What these two takes on one magic might be about --- and I’m making this up on the spot, so bear with me --- is two takes on death and grief. There’s a bit at the end where Drina cries because “hope will break the heart better than any sorrow.” And likewise the heart can break into hope, which is what happens to Kate. Linay’s broken heart, on the other hand…well, he could be a manual for what not to do with grief.

TRC: Do you have any favorite fairy tales or folktales?  

EB: It’s hard to pick a favorite. “Beauty and the Beast” is usually near the top of the list. So is “Puss in Boots.” I like the Traveler’s Return stories, of which “Rip Van Winkle” is the best known example, and “Oisín in Tir na nÓg” is my favorite. Right now I’m interested in the Godfather Death-type stories, of which “Dr. Urrsenbeck Spins the Bed” by the Brothers Grimm is the most fleshed-out version. The godson of Death who grows up to become a physician, who cheats Death himself at a crucial moment and then pays dearly for it…I might do something with that some day.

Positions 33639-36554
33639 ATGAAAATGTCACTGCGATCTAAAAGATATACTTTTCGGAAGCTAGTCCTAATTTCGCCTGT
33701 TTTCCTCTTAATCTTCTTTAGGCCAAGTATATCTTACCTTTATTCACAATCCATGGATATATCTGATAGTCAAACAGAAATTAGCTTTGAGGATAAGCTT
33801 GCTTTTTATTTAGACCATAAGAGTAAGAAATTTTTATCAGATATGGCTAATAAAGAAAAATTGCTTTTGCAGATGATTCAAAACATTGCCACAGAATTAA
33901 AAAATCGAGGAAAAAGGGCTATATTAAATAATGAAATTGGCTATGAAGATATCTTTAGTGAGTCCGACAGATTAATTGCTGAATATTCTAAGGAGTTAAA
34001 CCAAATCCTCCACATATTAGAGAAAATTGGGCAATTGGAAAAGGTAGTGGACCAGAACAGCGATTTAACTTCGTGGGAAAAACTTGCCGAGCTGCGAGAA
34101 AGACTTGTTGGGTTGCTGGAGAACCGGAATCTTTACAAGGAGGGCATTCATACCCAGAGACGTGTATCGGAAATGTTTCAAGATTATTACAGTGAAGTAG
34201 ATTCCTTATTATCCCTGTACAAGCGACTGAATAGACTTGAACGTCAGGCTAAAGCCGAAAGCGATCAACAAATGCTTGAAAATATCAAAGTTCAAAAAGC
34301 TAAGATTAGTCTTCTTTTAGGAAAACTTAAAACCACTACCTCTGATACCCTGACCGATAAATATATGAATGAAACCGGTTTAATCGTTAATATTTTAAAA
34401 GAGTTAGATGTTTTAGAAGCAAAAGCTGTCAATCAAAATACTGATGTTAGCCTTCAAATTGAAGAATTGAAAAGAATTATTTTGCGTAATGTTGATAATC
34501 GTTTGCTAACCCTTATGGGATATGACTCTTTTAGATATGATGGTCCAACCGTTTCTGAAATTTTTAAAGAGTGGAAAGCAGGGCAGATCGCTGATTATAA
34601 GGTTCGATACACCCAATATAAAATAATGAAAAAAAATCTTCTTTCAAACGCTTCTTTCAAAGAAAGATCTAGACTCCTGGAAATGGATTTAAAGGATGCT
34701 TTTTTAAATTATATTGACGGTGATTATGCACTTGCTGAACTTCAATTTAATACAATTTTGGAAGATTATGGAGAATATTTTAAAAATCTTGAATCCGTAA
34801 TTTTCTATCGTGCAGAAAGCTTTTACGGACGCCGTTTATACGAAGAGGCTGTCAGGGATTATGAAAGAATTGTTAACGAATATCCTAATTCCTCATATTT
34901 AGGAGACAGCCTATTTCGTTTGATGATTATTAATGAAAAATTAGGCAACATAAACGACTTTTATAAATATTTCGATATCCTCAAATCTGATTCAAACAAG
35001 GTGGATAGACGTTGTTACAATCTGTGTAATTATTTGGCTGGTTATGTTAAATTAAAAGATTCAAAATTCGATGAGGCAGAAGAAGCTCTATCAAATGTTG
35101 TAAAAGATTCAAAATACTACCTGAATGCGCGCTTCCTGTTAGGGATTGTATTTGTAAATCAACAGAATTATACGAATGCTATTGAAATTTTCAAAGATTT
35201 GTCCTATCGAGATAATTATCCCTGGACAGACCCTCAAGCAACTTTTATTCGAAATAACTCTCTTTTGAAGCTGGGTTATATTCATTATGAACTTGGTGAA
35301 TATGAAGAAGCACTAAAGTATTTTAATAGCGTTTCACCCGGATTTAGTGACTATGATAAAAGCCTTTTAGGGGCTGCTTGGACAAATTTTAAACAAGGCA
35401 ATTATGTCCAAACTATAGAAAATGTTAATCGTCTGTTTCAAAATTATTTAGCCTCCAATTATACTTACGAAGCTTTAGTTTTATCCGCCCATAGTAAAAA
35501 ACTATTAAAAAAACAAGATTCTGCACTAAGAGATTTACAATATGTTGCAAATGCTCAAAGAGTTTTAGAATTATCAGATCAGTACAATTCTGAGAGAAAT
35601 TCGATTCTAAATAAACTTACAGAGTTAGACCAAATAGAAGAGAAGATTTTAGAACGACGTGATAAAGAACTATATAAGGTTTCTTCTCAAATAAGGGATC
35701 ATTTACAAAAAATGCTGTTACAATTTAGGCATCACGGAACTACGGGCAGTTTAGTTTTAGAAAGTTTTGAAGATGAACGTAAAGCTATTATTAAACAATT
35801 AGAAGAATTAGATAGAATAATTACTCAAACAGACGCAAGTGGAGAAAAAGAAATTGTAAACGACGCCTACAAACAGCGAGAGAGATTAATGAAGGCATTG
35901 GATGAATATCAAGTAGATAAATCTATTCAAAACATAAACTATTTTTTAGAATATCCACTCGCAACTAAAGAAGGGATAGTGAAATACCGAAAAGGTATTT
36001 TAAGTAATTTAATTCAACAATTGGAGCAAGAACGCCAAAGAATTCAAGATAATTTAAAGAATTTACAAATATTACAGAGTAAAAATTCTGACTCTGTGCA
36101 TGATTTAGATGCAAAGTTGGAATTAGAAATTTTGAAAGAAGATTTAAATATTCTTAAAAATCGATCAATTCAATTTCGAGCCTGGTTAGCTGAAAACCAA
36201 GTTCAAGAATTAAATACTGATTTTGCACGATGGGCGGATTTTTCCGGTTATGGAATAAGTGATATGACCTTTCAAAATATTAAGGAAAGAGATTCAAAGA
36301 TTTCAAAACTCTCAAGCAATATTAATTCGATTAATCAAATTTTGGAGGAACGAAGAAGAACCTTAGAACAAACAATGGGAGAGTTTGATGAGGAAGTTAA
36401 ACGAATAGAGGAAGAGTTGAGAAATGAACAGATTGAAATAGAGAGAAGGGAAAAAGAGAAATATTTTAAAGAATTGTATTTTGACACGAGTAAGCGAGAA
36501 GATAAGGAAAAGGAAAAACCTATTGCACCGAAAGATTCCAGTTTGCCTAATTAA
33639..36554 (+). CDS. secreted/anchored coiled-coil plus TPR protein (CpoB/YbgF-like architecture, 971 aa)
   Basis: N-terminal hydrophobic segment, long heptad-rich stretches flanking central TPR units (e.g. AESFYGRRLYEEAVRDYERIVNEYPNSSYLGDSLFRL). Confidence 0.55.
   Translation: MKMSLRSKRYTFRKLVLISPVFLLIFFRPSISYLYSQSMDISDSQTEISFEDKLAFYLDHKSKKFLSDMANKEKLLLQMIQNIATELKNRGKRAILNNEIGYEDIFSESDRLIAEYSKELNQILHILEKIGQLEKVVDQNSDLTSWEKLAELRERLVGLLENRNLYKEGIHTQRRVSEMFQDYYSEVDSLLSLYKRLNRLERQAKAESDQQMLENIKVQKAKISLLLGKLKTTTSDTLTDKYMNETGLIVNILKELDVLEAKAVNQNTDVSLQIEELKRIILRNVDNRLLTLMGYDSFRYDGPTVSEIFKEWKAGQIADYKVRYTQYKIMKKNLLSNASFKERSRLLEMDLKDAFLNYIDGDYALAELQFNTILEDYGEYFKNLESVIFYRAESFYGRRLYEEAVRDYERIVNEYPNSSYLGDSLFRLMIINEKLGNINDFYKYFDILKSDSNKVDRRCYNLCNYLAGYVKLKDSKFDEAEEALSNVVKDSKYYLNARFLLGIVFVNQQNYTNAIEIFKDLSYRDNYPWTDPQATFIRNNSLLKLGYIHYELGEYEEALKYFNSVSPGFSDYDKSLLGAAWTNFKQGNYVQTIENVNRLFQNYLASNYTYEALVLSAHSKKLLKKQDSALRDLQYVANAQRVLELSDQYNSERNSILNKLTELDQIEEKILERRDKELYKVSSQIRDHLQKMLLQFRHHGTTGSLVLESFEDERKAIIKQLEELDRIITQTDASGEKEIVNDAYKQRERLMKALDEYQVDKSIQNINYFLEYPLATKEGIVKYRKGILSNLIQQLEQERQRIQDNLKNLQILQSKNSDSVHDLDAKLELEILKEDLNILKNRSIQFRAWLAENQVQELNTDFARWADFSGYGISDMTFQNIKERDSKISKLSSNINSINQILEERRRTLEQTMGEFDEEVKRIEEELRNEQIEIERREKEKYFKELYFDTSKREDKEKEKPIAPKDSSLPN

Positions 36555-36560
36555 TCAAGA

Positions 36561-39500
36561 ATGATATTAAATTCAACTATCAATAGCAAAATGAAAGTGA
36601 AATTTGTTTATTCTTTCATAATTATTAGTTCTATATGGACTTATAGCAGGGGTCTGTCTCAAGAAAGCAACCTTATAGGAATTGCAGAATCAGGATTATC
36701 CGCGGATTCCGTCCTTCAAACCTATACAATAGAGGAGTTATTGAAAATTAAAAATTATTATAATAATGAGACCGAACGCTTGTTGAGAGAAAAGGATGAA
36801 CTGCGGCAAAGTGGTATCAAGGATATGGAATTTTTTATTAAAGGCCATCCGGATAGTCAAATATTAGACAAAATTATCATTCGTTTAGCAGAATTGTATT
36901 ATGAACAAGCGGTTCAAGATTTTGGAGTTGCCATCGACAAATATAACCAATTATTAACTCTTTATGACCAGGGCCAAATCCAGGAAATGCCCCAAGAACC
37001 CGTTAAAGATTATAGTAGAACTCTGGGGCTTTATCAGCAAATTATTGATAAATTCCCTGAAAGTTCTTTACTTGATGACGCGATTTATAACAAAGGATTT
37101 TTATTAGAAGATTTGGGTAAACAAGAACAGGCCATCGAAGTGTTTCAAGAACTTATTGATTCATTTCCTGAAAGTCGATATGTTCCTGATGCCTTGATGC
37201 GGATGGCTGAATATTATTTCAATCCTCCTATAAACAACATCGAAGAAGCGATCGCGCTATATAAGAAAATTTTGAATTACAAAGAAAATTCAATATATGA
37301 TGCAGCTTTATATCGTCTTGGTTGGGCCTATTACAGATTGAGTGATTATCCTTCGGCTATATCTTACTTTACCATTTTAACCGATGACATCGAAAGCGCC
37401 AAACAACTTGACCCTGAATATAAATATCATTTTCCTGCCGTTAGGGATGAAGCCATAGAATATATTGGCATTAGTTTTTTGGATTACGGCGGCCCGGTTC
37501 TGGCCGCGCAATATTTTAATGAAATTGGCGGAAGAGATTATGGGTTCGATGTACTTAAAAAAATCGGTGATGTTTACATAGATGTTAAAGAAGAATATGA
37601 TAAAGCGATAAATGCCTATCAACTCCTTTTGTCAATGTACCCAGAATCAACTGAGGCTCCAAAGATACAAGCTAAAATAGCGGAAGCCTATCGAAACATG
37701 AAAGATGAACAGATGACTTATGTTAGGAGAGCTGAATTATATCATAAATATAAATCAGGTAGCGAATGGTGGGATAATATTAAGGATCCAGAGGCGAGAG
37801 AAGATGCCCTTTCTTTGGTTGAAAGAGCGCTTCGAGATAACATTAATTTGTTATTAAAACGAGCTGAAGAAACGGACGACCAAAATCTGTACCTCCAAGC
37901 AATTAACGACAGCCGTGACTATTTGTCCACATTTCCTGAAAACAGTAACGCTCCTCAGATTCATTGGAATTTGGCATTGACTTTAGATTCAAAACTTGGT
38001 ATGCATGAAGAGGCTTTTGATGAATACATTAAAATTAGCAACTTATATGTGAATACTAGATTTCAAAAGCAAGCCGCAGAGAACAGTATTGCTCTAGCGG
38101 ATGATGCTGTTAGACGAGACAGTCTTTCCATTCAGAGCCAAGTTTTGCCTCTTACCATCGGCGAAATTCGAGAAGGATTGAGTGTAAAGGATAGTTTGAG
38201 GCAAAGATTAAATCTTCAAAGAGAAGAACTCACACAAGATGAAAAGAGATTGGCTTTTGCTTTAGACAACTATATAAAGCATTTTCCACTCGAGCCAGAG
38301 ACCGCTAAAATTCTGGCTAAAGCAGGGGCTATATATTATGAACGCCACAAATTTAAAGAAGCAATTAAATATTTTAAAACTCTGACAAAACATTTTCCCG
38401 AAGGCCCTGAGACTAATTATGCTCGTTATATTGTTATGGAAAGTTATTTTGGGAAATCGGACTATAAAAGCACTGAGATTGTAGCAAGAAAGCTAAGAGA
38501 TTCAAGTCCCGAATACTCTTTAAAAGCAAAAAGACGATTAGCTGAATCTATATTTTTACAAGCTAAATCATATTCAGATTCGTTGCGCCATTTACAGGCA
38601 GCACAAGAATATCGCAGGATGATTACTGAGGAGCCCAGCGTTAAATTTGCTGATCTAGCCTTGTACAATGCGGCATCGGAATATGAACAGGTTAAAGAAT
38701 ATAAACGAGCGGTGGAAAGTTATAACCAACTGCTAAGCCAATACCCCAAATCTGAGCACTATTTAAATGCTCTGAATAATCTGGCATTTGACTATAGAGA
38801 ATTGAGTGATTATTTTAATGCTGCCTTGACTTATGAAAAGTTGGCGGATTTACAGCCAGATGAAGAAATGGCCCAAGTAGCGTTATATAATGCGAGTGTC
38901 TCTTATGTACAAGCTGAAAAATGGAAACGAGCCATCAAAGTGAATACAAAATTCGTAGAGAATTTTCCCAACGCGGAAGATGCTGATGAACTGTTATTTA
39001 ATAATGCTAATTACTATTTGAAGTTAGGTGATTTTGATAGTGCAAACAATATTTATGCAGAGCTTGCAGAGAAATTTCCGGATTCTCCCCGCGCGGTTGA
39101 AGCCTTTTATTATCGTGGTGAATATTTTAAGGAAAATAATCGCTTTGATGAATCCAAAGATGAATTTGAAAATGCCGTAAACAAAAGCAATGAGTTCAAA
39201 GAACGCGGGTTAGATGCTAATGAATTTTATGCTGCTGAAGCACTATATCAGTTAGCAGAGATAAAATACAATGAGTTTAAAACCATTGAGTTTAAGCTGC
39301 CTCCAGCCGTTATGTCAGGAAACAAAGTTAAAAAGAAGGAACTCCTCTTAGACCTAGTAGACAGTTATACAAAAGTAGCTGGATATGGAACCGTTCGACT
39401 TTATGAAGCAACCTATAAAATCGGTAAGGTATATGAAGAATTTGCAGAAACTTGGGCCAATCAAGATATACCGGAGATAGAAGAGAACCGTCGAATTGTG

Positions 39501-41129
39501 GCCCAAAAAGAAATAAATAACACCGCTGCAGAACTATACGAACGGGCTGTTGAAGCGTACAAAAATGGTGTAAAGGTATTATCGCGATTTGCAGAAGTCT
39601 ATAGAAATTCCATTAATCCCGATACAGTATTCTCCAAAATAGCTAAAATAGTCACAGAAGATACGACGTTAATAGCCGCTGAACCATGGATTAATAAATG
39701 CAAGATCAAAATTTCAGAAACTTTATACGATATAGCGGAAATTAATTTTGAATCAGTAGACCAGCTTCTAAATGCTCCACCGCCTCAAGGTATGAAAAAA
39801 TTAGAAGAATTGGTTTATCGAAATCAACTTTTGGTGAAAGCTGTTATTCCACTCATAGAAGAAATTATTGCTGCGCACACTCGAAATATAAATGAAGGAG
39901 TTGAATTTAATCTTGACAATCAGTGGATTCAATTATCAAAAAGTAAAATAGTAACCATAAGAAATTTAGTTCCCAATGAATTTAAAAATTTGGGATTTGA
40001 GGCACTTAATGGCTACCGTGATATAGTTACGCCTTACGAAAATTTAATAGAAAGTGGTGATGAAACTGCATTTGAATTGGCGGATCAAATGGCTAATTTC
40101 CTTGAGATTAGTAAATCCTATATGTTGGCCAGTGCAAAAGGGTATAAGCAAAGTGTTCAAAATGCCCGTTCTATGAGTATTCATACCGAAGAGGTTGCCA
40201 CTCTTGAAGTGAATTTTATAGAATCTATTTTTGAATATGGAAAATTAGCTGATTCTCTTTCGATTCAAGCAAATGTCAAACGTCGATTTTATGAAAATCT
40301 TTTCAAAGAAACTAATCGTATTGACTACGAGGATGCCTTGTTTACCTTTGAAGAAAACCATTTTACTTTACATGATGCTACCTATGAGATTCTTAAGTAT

TRC: Just as with some of the themes and motifs, some of your characters’ names seem familiar and others seem very original. How did you choose those names?

EB: Most of my characters come with names. Katerina Svetlana came into my head with that name, and I decided to keep it, even though Russians don’t use middle names in quite that fashion and “Kate” is not a Russian diminutive. Linay came with a name, too --- his is entirely invented --- and his sister’s name, Lenore, came soon after, probably influenced by that Edgar Allan Poe poem on obsessive grief. I kept it, too, even though it doesn’t sound Romani. Once characters have names, it’s hard to change them.